Interview with Filmmaker Colin Gerrard (ELI)

ELI was the winner of BEST FILM at the June LA Feedback Film Festival.

Matthew Toffolo: What motivated you to make this film?

Colin Gerrard: I believe it has a timeless appeal coming from the moment we all make a decision regarding our own motives, without thinking of the consequences for others.

2. From the idea to the finished product, how long did it take for you to make this short?

10 months

3. How would you describe your short film in two words!?

Survival & Equality

4. What was the biggest obstacle you faced in completing this film?

Having the right cast.

5. What were your initial reactions when watching the audience talking about your film in the feedback video?

Wonderful. Feedback from people who have just seen your work, whether it be constructive or critical, is always helpful in my eyes. Especially when its immediately after they have just viewed the film…then its real and from the heart.

Watch the Audience FEEDBACK Video:

6. How did you come up with the idea for this short film?

A friend of mine brought up the original story to my attention. After getting the rights to film it, we went about updating the story to a point we felt that it was more in keeping with current attitudes in society today…although in retrospect, not much ever changes as human beings have the worst track record when it comes to learning from history.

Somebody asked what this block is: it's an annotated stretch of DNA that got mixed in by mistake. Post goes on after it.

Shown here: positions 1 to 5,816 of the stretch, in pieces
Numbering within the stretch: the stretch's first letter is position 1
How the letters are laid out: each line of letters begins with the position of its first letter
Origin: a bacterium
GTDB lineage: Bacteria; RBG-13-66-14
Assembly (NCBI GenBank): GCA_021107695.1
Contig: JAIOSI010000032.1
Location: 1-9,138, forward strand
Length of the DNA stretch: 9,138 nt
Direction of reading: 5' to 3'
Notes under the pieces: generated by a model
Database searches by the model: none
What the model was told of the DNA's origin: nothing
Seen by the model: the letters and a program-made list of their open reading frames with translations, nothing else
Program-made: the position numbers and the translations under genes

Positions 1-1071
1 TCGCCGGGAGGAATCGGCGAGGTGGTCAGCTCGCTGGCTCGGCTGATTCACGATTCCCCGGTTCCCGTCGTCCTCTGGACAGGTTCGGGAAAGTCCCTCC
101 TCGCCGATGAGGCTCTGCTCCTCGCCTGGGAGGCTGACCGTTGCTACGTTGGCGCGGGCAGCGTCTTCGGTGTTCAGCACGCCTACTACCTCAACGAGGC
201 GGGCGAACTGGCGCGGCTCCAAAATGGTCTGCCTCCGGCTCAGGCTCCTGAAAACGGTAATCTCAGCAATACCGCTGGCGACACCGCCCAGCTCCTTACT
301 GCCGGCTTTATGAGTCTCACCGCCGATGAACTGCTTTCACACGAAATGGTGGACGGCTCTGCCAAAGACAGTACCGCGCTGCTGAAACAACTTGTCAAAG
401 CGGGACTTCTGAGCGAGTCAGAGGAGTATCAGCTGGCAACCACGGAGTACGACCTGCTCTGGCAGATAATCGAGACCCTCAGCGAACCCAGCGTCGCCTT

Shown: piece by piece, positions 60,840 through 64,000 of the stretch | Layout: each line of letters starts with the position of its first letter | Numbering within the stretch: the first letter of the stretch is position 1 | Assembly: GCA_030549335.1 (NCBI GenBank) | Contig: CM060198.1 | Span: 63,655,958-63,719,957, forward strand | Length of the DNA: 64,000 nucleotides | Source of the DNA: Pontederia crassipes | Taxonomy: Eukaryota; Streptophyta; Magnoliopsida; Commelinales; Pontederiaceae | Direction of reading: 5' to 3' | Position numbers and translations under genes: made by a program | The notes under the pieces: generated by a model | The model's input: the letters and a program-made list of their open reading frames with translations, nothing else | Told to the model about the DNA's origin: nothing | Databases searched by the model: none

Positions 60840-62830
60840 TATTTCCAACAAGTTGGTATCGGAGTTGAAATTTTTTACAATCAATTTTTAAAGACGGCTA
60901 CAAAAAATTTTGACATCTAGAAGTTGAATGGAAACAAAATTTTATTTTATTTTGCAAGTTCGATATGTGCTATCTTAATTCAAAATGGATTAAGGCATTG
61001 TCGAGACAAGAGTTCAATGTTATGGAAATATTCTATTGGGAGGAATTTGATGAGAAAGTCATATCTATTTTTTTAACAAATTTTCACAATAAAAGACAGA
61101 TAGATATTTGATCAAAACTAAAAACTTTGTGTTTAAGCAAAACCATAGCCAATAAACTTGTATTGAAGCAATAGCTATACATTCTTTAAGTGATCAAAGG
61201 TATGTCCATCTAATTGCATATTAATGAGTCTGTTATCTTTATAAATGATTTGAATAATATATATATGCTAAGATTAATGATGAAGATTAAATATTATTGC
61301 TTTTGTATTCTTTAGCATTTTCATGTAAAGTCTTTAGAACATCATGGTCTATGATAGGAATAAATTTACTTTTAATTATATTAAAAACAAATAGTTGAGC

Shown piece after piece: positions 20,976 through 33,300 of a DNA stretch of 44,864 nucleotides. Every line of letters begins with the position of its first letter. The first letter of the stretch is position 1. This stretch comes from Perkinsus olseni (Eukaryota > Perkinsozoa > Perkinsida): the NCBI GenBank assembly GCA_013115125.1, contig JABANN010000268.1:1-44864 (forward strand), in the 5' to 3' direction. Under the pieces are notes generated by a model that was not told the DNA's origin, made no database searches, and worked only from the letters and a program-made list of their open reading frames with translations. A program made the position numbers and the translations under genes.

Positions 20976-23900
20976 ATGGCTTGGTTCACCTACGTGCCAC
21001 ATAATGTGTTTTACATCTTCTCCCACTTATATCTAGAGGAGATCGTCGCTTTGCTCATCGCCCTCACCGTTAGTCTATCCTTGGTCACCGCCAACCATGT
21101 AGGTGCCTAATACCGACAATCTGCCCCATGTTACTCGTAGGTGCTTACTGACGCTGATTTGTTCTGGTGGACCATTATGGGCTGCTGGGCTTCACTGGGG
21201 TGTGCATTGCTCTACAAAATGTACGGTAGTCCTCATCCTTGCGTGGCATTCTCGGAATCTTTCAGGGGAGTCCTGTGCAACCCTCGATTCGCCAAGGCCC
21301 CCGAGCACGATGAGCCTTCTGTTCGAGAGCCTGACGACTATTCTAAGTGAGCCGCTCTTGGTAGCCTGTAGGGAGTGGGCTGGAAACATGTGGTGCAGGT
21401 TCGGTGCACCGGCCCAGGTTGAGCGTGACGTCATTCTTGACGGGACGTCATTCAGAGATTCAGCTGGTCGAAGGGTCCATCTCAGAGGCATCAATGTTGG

7. What film have you seen the most in your life?

Cinema Paradiso

8. You submitted to the festival via FilmFreeway, what are you feelings of the submission platform from a filmmaker’s perspective?

Great. They have streamlined the process to a point that its just the click of a button, after the initial setup of your film on their site.

9. What song have you listened to the most times in your life?

10cc’s ‘I’m Not In Love’

10. What is next for you? A new film?